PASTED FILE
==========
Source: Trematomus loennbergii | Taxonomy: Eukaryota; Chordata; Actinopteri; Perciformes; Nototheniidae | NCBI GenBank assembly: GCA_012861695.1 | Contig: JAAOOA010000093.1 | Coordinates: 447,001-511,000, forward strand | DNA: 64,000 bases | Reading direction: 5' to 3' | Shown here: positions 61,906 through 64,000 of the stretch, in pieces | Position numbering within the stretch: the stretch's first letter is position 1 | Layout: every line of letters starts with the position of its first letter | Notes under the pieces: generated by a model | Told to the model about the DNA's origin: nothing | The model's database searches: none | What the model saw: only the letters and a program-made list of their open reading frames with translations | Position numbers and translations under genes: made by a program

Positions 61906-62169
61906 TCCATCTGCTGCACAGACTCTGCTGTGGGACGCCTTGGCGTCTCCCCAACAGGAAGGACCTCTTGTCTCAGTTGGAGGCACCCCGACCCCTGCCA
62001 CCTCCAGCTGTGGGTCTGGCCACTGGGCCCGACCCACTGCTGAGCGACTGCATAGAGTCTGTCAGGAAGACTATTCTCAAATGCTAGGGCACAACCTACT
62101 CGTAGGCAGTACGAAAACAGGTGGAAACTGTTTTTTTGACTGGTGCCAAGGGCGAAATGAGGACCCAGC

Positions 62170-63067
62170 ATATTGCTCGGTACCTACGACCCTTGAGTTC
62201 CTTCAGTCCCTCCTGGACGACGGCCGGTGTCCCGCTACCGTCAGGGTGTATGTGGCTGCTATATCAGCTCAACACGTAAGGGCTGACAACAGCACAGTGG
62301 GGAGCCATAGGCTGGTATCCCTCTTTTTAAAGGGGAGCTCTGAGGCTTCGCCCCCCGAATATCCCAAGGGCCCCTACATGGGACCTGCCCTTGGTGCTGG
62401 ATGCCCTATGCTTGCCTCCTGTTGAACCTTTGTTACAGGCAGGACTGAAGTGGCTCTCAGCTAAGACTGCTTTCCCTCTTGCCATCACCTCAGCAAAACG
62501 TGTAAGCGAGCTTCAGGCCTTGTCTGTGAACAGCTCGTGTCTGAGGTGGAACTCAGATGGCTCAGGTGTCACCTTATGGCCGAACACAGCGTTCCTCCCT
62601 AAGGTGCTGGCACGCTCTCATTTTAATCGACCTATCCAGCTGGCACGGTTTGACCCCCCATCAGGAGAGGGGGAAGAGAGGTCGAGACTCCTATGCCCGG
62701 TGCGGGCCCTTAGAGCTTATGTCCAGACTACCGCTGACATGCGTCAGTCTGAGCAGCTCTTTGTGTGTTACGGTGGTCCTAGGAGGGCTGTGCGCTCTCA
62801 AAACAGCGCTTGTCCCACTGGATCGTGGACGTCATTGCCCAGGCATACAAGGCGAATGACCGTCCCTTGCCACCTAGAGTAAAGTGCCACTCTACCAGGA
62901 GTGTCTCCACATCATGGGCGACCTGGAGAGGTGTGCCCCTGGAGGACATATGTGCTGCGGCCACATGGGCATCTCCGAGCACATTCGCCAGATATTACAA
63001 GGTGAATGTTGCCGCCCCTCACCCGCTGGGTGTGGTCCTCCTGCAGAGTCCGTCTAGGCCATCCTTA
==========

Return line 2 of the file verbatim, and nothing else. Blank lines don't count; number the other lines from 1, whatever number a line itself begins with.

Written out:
Positions 61906-62169